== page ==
Entrepreneurship Program Connects Businesswomen

YOUNGSTOWN, Ohio – Even before the first Women in Entrepreneurship program at the Youngstown Business Incubator began Thursday afternoon, the conversations the organizers had hoped for were beginning to take place.

In the YBI lobby, 50 women from the Youngstown area shared information on the business services they use, about their companies and, along the way, a few laughs.

“They always think I just sit on Facebook all day,” said Carol Koutsourais, co-owner of SocialEyes Media Group with a chuckle. “I do, but there’s a lot more to my job, too.”

For the first meeting of the program, the goal was simply to get businesswomen to connect and start talking, said Barb Ewing, chief operating officer of the incubator.

“We want to get to know people, understand their needs, where they’re at in their process and get a gauge of what they’re doing. With that, we can better target the programs we want to develop,” she said.

The idea was started when the vice president of Hudson Fastener, Cris Young, asked why the YBI didn’t have more female mentors as part of its business-building system.

“We didn’t have a good answer for that,” Ewing said. “Women think differently, develop programs and processes differently and need different support than male-owned businesses. We want to provide that kind of service to have a better impact on the community.”

Over the past decade, women have started businesses twice as fast as men, according to Young, who is a board member of the U.S. Women’s Chamber of Commerce. Still, she noted, 75% of venture capital funds go to male-owned companies.

Even at the rate women start businesses, “They don’t have all the support networks that traditional businesses have had available. So the Women in Entrepreneurship program will help them talk about the issues they face out there,” Young said.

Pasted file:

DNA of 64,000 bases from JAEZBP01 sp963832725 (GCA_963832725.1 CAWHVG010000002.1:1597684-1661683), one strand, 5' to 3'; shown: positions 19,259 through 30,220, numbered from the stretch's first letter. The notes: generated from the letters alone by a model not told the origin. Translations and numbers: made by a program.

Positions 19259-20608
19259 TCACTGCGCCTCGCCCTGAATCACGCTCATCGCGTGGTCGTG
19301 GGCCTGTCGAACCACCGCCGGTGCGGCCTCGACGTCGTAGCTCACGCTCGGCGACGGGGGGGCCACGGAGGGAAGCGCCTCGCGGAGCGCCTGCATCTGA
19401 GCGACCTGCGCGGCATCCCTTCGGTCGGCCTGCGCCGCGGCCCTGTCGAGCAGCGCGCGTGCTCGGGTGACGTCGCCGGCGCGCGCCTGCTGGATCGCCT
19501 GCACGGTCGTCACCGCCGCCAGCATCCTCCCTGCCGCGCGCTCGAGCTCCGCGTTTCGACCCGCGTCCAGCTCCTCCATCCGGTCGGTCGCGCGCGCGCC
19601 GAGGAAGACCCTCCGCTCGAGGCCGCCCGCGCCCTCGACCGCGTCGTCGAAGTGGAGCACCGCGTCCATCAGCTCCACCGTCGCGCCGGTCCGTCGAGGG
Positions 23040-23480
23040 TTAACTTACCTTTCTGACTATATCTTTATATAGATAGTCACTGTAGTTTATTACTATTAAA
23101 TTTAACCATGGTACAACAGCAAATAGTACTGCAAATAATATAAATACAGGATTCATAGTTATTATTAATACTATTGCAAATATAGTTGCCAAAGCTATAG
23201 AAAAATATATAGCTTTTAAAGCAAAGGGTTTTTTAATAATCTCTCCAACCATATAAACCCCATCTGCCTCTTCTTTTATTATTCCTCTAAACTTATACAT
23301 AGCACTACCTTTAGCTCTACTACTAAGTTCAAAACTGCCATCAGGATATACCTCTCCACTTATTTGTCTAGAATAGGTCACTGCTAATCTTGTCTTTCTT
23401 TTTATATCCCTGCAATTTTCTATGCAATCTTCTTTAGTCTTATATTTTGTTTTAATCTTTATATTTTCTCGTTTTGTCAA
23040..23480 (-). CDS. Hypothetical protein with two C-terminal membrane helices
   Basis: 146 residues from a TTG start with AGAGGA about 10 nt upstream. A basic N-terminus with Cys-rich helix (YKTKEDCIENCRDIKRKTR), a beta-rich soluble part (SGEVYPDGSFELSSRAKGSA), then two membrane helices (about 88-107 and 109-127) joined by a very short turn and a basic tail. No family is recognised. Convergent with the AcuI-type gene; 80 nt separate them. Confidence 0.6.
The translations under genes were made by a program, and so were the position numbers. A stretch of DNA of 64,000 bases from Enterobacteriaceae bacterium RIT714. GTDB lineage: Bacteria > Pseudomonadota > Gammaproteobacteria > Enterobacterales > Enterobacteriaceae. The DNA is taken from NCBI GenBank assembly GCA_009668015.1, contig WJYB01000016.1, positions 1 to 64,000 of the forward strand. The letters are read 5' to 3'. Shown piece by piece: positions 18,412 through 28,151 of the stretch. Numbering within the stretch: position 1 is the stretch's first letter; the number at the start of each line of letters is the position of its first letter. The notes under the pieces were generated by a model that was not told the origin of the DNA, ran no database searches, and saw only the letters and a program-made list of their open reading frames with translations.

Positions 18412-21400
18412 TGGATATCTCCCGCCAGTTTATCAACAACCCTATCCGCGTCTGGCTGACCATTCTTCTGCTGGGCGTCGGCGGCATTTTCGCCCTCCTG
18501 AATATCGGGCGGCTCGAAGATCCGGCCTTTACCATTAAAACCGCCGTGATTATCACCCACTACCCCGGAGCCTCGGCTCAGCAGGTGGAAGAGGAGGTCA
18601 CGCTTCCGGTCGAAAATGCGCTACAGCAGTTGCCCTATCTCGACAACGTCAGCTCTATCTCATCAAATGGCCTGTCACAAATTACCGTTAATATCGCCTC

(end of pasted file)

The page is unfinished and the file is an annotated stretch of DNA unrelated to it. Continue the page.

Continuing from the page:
Among the issues Koutsourais has faced, she said, are having new clients take her seriously and raising a family.

“As a woman, we sometimes have to try a bit harder than a man would to break into social media. It sometimes feels like an obstacle when it comes to earning new clients,” she explained. “My partner and I both have children and have to worry about kids before and after work, whereas men are usually just concerned with work.”

On the whiteboards scattered throughout the YBI offices were questions such as “What is your biggest fear?” and “What is your super power?” The female tenants inside YBI had scrawled some answers before the event.

“It’s all about sharing ideas and solutions with other women business owners,” Young explained.

Ewing said there’s no firm time frame for the program, saying that Women in Entrepreneurship will last as long as the interest and need exists. But interest doesn’t seem to be an issue, she said.

“Within a few hours of the announcement going out on social media, we were above and beyond what we expected. And the interest has just been growing ever since,” Ewing said.

The incubator has applied for a five-year loan from the Small Business Administration and, if YBI gets it, the program would be funded the term of the loan.

The networking meetings such as yesterday’s will most likely be held monthly, Ewing added, with workshops held between meetings.

“Historically, YBI has been very diverse with lots of women-owned and minority-owned businesses. On that front, we’re doing a pretty good job with the technical side of helping them grow,” Ewing said. “This program will go beyond that. We aren’t looking just at technological businesses, but any woman-owned business.”

Copyright 2024 The Business Journal, Youngstown, Ohio.